Other than child and/or spousal support, Debtor receives all of her income from Fidelity. Fidelity sets Debtor’s annual salary of $60,000 and allows her to earn paid vacation and sick leave. Debtor is also eligible to earn commission pay from Fidelity based on the dollar amount of financial products in which her clients invest. Debtor’s goal is to generate $14 million in investment transactions in her clients’ Fidelity accounts per month. Debtor earns a certain commission if she meets 100% of her goal, and she earns a higher commission if she meets 130% of her goal. Debtor has earned a commission from Fidelity every year since she became eligible in November 2013. Her gross annual income has not been less than approximately $110,000 since 2014. Her 2017 gross income totaled $76,213.89 as of her June 16, 2017 pay date, which was the twelfth of twenty-six paychecks that Debtor anticipates receiving this year. Debtor received tax refunds of over $6,000 each year for calendar years 2014, 2015, and 2016.

Debtor filed her chapter 7 petition on November 28, 2016 (“Petition Date”). Debtor’s scheduled secured and unsecured debts total $345,000 and $313,932.85, respectively. Debtor’s petition states that her debts are primarily consumer debts and that she is not a sole proprietor of any business, including a stockbroker business as defined in § 101(53A). Debtor’s Schedule I states that she is employed as an “investment consult [sic] / stockbroker” by Fidelity. [ECF No. 1, p. 28.]

Debtor voluntarily reported her bankruptcy filing to the Financial Industry Regulatory Authority, which listed Debtor’s bankruptcy on her individual “BrokerCheck Report.” Fidelity is listed as Debtor’s employer on the BrokerCheck report, and Debtor asserts that Fidelity is monitoring her bankruptcy.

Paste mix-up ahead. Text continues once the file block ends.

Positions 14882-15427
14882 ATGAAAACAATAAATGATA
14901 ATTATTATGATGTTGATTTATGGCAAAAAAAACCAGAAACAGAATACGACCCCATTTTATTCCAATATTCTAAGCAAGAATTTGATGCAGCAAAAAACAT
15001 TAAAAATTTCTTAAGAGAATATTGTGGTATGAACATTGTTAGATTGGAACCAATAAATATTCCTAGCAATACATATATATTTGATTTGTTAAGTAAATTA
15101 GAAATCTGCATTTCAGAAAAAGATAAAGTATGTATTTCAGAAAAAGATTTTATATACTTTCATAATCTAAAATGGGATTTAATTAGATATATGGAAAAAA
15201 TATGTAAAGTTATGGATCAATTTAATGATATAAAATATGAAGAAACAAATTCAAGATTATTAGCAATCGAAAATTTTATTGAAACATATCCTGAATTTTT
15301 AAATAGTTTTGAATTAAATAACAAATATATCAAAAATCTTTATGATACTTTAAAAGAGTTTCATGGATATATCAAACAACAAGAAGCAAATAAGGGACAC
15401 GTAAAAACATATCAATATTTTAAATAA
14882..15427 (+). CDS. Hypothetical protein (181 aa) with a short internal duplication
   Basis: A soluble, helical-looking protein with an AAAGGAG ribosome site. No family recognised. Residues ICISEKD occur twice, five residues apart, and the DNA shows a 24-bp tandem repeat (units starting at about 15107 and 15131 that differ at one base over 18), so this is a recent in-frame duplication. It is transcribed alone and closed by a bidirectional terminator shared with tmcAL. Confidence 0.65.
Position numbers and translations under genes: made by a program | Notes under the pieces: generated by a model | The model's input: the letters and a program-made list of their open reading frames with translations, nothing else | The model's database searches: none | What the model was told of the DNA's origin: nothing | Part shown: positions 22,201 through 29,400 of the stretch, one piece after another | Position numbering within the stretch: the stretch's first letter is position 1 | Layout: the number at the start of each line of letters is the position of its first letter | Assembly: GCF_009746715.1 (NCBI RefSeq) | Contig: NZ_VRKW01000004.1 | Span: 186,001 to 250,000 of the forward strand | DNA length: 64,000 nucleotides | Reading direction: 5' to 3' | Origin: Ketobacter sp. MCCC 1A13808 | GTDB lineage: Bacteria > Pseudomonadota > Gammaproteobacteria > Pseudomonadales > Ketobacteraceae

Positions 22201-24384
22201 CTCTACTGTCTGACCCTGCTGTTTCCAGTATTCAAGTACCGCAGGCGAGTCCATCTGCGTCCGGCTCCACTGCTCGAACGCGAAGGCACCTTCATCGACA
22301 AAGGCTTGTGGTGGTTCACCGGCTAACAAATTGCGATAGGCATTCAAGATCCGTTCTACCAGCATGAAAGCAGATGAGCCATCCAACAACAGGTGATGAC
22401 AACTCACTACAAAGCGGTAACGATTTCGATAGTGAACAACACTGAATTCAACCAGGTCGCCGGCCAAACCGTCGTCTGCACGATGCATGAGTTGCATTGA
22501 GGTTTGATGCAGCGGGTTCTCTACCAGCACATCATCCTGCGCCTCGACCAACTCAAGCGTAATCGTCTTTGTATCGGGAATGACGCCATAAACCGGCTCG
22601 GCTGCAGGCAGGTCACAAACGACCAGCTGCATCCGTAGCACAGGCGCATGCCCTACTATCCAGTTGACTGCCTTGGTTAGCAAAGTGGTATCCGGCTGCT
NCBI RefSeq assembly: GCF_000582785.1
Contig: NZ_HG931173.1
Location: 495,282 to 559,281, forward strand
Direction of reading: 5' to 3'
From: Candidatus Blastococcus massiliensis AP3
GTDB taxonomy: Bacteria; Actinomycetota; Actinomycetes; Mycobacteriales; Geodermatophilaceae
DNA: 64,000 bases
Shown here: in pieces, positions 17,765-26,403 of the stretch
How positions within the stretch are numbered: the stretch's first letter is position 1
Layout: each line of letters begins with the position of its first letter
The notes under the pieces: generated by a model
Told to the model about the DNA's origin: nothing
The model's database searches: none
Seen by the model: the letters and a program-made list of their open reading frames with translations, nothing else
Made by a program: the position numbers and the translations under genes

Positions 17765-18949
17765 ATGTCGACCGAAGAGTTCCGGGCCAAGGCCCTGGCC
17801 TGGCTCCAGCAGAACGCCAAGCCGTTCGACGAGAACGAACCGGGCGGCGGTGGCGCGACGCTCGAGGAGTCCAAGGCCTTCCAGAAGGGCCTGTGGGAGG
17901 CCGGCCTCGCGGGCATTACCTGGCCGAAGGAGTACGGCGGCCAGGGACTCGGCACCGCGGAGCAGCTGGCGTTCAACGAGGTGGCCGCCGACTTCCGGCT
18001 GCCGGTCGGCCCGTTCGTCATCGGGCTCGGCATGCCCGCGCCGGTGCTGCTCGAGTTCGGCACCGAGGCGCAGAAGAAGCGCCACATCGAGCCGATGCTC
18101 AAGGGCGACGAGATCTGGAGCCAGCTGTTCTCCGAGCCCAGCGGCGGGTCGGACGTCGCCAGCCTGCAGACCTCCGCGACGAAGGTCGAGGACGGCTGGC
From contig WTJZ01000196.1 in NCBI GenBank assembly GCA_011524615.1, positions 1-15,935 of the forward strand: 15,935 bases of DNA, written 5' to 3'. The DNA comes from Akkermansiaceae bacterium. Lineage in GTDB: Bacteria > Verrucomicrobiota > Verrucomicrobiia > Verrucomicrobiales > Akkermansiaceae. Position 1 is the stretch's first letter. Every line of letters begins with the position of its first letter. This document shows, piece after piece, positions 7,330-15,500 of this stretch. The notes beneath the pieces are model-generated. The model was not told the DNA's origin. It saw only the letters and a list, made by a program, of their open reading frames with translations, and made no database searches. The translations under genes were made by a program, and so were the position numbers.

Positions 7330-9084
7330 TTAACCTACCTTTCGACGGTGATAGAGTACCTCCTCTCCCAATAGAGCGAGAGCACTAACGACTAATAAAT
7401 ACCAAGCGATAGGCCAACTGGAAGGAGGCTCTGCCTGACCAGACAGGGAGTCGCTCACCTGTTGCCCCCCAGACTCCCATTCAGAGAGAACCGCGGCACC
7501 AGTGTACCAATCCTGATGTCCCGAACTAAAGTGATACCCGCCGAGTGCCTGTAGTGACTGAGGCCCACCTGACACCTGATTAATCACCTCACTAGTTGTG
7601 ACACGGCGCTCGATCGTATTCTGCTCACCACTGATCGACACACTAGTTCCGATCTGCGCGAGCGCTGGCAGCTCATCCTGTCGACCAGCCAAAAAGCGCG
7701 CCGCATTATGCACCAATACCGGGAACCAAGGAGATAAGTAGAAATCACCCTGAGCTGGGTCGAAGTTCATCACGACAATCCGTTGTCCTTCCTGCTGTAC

Debtor filed a Chapter 7 Statement of Current Monthly Income (Official Form 122A-1) and Chapter 7 Means Test Calculation (Official Form 122A-2) [ECF No. 11 (“Means Test”)]. Debtor and VCB accurately stipulated as follows regarding Debtor’s Means Test:

6. The annualized current monthly income of the Debtor exceeds the median family income in Kentucky for a family size of two. Specifically, line 12a of Official Form 122A-1 as filed with this Court by the Debtor reflects her “current monthly income” as being $9,570.83 (see ECF No. 11 at pg. 2). Debtor’s annual income pursuant to line 12b of this form is $114,849.96.

7. Annual median family income for Debtor’s state and household size of two at the time of the filing of the bankruptcy petition was $50,882.00.

8. Official Form 122A-2, as filed by the Debtor, confirms that a presumption of abuse arises in the Debtor’s pursuit of a discharge under Chapter 7 of the Bankruptcy Code and as specifically stated in 11 U.S.C. §707(b)(2).

9. Based upon the Debtor’s calculations in Official Form 122A-2 that she filed with this Court, Debtor’s monthly disposable income is $1,785.44 (see line 39c of such form and ECF No. 11 at pg. 10).

[ECF No. 38, ¶¶ 6-9.] Debtor answered “No” to the Means Test inquiry: “Do you have any special circumstances that justify additional expenses or adjustments of current monthly income for which there is no reasonable alternative? 11 U.S.C. §707(b)(2)(B).” [Means Test, ¶ 43.]

The Chapter 7 Trustee filed a Notice of Sufficient Assets, indicating that the payment of a dividend to creditors may be possible and setting a deadline for filing claims. The Trustee informed Debtor that certain funds she has on deposit, as well as her 2016 tax refund, are subject to turnover.